Poems 1962–2012, Louise Glück
New York. Farrar, Straus & Giroux / Ecco. 2012. ISBN 9780374126087
Emerging from a reading of this accomplished collected works is like having run a rigorous marathon. While in shorter individual collections Louise Glück’s consistency of tone has the effect of unifying her poems, in a much larger assemblage like this one, the boundaries of individual poems seem to dissolve and merge into what has the feel of one long, extended poem that is an invigorating but demanding read. Glück’s voice is like no other in modern American poetry. Her poetic domain—like that of Wallace Stevens—lies in the seclusion of analytic thought. The seamless continuity of her verse suggests a mind in perpetual meditation, deliberating in a state of waking dream. Her laserlike intensity purifies as it objectifies and erodes, leaving an indelible impression on the reader.
Poems from Glück’s early collections—Firstborn, The House on Marshland, and Descending Figure—explore the subjects of maternal rejection, an older sister’s early death, and an emotionally inaccessible father in spare, psychoanalytically charged language. The tone can unexpectedly shift, as in “Epithalamium,” from the grandeur of abstraction to colloquial irony: “grief of the body, whose language / is hunger – / and in the hall, the boxed roses: / what they mean / is chaos.”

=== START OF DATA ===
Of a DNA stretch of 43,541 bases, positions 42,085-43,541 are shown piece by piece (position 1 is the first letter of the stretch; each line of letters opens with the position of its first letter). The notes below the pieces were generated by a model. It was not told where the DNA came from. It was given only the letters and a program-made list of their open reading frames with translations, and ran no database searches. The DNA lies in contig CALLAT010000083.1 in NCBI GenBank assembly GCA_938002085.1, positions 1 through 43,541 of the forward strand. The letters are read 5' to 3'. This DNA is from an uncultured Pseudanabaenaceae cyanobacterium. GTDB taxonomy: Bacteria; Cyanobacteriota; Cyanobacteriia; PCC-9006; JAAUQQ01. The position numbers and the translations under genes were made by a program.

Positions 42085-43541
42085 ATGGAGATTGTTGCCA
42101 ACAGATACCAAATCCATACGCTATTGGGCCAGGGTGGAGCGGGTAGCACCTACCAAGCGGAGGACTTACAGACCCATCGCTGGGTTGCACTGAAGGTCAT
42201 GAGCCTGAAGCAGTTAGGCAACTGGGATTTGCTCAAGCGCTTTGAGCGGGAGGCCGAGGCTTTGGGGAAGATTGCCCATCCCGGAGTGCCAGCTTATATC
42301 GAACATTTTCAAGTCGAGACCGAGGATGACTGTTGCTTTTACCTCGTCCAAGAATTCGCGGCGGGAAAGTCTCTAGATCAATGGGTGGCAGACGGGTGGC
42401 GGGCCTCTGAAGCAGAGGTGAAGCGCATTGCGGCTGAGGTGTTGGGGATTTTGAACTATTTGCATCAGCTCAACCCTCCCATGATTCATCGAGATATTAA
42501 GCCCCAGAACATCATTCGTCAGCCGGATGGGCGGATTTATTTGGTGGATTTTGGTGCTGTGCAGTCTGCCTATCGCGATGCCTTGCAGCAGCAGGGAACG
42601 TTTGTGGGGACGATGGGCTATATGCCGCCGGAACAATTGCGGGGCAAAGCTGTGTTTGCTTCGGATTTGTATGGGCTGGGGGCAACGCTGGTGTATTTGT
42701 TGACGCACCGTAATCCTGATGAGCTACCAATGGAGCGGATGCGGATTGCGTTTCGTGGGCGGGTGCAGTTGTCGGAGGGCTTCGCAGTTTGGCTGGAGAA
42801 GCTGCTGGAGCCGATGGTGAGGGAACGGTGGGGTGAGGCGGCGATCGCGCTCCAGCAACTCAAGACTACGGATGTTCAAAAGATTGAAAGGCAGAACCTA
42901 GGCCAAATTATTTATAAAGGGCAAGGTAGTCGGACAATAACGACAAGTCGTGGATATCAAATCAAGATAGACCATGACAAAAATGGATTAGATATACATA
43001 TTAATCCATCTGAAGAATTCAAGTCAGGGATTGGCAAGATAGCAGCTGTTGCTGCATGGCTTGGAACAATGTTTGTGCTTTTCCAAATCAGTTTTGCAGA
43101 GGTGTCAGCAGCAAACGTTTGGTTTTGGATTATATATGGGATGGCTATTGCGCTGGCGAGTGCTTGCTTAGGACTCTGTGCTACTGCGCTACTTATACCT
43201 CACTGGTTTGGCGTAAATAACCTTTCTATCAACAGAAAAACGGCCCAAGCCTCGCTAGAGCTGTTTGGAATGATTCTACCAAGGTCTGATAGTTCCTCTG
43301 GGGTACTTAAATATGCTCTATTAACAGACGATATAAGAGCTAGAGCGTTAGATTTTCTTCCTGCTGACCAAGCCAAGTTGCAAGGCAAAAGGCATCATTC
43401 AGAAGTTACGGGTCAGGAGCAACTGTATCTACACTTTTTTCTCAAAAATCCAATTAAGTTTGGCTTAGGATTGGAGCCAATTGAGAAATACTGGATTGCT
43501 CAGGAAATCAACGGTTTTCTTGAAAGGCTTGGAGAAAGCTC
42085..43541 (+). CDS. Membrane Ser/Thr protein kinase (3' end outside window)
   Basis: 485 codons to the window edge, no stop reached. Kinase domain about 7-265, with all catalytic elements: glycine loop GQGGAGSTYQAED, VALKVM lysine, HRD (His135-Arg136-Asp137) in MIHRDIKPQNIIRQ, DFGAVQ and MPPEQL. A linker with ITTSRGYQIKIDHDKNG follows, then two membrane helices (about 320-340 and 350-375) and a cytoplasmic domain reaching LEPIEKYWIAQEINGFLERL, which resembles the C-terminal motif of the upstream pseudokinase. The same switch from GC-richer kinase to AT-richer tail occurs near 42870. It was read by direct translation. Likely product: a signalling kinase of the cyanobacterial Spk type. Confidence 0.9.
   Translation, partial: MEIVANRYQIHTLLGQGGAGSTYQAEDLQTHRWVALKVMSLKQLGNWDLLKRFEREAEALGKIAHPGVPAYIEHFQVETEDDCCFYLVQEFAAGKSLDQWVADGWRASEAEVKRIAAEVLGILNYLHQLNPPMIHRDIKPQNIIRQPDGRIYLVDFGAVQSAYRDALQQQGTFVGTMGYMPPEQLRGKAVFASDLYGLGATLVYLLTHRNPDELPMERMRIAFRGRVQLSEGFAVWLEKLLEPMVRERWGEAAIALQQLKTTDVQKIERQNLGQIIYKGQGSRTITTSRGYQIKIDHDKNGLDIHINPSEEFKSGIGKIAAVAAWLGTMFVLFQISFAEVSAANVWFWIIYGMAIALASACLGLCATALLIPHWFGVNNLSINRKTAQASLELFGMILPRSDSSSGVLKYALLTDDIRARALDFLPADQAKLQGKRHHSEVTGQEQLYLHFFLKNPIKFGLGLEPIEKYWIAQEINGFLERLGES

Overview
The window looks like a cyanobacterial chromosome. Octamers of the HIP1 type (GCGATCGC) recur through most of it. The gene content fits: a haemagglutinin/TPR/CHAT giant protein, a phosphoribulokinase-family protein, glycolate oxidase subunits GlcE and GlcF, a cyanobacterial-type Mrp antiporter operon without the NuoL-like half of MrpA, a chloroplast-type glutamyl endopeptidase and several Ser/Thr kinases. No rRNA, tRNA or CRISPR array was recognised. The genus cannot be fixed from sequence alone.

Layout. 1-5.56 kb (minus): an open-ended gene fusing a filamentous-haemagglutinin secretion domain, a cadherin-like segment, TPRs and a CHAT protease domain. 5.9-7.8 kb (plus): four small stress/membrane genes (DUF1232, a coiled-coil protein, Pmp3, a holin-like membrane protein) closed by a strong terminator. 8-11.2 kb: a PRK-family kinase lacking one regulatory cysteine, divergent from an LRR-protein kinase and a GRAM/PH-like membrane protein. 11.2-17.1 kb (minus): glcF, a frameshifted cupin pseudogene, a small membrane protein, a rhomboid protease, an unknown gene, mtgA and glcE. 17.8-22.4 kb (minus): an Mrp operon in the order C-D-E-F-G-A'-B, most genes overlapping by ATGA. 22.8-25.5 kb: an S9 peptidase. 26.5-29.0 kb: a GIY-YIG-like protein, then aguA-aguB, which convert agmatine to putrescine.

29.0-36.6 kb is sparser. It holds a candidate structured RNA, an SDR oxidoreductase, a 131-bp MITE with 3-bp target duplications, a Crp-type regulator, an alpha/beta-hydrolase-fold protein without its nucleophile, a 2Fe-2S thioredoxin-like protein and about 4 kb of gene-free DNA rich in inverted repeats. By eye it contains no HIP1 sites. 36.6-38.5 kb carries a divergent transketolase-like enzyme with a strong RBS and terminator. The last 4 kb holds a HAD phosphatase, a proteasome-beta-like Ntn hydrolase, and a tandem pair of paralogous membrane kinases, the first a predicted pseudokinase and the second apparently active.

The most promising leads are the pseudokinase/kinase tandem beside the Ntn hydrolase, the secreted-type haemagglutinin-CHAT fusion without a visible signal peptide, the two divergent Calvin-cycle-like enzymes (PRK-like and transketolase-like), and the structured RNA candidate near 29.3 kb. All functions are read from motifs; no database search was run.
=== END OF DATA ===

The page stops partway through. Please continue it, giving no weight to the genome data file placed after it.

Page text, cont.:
In the collections of her middle period—Triumph of Achilles, Ararat, The Wild Iris, and Meadowlands—other subjects appear, notably a wry series on domestic unease that ultimately results in marital collapse, as in “Mock Orange”: “Do you see? / We were made fools of. / And the scent of mock orange / drifts through the window.” Earlier familial themes are transformed through the perspectives of such mythological figures as Penelope, Odysseus, and Telemachus, all evoked in modern idiom. Poems from this group, such as “Telemachus’s Kindness,” can bring youth’s brutally explicit assessments of family behavior—“I had no father; my mother / lived at her loom hypothesizing / her husband’s erotic life”—into balance with the more compassionate perceptions of maturity: “as a grown man / I can look at my parents / impartially and pity them both.”
Later collections feature some formal innovations, though the tone remains unsentimentally austere. In Vita Nova, Glück introduces the haunting format of the interview; the subject in “The Burning Heart” is Dante’s Francesca, whose responses to the interviewer’s pitilessly direct questions (“Ask her if the fire hurts”) are delicately evasive and oblique: “. . . gradually I understood / that though neither of us ever moved / we were not together but profoundly separate.” In The Seven Ages, Glück gracefully lengthens her line and uncharacteristically unifies poems like “The Sensual World” and “Arboretum” with central metaphors. Her final and most recent collection, A Village Life (see WLT, July 2010, 74), is a cycle of poetic narratives about the communal life of a Mediterranean village that suggests the influence of the Italian poet Cesare Pavese’s Lavorare Stanca in its simplicity of language and the hypnotic force with which it mythologizes human relationships in poems like “Marriage”: “He never uses words. Words, for him, are for making arrangements, / for doing business. Never for anger, never for tenderness.”
Princeton, New Jersey